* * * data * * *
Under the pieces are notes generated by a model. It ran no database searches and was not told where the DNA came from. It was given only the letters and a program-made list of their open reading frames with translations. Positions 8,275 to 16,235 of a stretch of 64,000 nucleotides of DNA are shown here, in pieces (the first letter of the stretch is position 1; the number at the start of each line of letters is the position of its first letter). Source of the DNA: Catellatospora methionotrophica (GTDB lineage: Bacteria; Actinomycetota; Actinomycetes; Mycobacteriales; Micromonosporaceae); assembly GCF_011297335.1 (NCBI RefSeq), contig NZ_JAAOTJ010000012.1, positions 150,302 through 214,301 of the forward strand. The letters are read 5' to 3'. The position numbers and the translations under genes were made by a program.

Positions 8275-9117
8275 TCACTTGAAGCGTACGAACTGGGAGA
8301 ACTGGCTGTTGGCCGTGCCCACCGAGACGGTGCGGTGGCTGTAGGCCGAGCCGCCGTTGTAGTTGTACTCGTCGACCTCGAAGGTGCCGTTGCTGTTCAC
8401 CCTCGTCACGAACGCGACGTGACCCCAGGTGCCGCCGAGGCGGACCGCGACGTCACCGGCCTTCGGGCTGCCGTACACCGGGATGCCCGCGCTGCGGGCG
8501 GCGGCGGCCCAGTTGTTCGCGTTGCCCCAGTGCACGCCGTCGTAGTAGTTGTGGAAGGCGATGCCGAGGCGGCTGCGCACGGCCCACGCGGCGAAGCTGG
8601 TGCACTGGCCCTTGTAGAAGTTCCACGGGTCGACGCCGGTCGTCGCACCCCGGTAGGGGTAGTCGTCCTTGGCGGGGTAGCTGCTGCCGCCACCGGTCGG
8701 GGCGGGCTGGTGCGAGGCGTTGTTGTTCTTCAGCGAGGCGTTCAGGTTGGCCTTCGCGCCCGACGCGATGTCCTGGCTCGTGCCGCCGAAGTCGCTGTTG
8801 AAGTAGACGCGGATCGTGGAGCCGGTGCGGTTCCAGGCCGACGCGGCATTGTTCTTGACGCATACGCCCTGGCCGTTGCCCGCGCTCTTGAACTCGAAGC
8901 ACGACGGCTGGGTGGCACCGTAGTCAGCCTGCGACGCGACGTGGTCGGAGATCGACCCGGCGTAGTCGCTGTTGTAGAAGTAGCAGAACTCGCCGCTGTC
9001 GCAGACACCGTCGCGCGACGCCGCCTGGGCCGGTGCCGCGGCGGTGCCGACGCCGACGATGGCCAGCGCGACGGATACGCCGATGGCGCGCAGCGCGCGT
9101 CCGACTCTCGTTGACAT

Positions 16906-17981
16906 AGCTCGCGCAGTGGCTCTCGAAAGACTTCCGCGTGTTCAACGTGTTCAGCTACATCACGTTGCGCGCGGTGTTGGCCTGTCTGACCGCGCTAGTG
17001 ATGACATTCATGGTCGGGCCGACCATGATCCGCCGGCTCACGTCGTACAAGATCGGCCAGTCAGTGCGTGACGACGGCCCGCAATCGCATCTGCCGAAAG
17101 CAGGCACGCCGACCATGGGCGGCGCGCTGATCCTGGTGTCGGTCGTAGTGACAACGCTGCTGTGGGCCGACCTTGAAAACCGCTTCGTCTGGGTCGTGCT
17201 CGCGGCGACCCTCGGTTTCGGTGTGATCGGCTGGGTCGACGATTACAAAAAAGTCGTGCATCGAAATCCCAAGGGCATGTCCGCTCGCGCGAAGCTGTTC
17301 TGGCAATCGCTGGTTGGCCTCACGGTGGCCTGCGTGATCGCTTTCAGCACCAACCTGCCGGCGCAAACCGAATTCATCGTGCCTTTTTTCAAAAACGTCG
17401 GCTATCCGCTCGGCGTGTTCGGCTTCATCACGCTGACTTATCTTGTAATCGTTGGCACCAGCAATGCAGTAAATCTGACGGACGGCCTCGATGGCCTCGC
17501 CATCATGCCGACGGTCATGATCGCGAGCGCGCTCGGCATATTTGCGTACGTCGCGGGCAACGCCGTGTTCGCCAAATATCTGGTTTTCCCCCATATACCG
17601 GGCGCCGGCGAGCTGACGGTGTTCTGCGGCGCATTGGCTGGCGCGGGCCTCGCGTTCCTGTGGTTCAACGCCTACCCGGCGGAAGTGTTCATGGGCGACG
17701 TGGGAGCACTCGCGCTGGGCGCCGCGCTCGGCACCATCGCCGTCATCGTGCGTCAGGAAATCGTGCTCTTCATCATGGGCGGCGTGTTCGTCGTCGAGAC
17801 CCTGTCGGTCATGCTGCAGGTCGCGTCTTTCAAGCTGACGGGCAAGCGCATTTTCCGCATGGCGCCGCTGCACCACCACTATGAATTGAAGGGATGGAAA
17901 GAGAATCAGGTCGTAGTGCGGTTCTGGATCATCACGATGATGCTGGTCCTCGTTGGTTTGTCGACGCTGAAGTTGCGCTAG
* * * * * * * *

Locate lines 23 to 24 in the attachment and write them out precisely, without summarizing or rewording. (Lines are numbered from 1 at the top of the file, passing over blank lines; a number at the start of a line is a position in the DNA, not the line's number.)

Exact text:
17801 CCTGTCGGTCATGCTGCAGGTCGCGTCTTTCAAGCTGACGGGCAAGCGCATTTTCCGCATGGCGCCGCTGCACCACCACTATGAATTGAAGGGATGGAAA
17901 GAGAATCAGGTCGTAGTGCGGTTCTGGATCATCACGATGATGCTGGTCCTCGTTGGTTTGTCGACGCTGAAGTTGCGCTAG